Objective: Longitudinally examine attention performance in childhood cancer survivors prescribed methylphenidate (MPH) to ameliorate cognitive late effects, comparing measures for inter-rater and inter-method discrepancies.
Methods: Survivors of acute lymphoblastic leukemia (n = 33) or brain tumor (n = 35), mean age 11.11 ± 0.37 years, completed a 12-month, open-label trial of MPH. Conners' Parent and Teacher Rating Scales were completed at baseline, 1, 3, 6, and 12 months. The Conners' Continuous Performance Test (CPT) was completed at baseline and 12 months.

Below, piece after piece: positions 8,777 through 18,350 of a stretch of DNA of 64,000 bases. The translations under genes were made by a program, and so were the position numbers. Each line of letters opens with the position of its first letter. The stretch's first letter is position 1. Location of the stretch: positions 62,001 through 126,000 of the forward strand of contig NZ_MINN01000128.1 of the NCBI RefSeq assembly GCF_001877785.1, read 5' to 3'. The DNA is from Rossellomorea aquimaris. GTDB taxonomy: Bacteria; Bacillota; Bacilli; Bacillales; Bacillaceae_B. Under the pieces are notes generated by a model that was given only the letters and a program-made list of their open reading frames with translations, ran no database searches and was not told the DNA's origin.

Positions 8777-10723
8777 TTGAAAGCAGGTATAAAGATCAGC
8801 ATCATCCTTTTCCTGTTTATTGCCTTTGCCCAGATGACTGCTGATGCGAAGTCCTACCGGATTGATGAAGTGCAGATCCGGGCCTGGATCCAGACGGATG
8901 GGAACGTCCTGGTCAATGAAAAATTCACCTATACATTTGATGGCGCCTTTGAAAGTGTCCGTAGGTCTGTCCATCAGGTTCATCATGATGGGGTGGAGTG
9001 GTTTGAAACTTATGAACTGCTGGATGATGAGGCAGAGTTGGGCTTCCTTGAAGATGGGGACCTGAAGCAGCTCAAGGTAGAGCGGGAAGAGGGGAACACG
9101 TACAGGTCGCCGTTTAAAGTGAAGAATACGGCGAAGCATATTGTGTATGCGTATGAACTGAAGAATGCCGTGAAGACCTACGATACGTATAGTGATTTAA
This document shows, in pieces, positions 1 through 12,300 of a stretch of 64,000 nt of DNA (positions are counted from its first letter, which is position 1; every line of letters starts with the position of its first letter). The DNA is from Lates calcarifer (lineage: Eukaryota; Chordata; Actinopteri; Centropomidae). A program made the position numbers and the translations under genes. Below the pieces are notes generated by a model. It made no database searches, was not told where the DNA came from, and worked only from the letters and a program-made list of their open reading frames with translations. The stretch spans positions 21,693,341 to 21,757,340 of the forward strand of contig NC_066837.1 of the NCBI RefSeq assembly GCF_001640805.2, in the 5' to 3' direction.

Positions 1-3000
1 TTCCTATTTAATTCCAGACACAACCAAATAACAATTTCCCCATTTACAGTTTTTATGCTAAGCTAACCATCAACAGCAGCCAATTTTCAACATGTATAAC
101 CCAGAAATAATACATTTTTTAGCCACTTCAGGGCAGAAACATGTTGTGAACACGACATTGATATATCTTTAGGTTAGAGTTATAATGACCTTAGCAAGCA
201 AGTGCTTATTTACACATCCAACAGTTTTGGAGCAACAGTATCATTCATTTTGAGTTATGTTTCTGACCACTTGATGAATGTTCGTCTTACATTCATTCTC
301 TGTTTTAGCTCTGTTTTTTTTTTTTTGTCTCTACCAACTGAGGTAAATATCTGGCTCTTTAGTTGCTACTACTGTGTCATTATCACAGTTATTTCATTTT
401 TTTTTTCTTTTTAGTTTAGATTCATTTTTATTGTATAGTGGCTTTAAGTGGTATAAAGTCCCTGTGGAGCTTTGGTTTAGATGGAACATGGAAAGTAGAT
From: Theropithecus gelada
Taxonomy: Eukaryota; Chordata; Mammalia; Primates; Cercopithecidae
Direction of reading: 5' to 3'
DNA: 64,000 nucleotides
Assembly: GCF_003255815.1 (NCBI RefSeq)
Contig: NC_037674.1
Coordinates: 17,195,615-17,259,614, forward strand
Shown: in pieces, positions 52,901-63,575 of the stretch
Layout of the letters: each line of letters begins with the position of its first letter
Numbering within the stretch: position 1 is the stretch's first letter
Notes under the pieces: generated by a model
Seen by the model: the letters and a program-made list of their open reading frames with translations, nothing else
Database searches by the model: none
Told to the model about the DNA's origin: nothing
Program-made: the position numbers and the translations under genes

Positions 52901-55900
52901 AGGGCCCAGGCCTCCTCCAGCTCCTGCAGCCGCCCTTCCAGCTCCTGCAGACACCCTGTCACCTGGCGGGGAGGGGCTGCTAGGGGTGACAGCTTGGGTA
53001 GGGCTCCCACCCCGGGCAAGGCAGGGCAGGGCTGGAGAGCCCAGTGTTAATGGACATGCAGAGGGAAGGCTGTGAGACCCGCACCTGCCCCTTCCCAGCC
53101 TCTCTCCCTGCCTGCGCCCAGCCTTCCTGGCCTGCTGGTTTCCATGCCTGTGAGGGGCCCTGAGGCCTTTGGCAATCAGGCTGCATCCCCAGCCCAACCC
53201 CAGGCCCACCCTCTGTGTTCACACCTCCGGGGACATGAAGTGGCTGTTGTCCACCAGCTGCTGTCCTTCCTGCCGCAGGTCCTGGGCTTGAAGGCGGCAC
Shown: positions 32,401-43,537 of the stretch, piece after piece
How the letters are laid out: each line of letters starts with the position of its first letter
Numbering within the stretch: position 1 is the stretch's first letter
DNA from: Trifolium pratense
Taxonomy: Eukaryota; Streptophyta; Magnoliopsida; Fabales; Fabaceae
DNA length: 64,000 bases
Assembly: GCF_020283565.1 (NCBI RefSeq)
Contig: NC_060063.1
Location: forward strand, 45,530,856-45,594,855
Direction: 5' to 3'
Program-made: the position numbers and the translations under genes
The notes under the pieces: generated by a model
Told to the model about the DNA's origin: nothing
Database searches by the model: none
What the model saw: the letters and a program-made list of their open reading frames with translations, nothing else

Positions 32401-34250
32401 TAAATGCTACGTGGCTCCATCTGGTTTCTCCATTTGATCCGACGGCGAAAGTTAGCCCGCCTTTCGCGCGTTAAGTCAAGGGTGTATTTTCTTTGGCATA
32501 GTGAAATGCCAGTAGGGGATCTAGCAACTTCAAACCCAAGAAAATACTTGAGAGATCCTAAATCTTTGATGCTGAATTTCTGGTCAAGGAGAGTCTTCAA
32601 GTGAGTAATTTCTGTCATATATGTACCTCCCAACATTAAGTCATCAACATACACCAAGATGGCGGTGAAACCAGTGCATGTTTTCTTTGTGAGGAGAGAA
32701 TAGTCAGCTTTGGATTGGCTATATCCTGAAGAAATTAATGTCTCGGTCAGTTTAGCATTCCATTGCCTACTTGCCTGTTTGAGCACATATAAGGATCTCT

Results: Improved attention was reported after 1 month of MPH (p < .05), with relative stability throughout the trial. Inter-rater agreement was low-to-moderate (ICC = -.06 to .46). Observer ratings correlated with select CPT indices at baseline (p < .05), but not at 12 months.
Conclusions: Childhood cancer survivors' attention improved after 1 month on MPH. Modest agreement between parents and teachers, and low-to-moderate correlations between behavior ratings and performance-based attention measures highlight a need for multimodal assessment.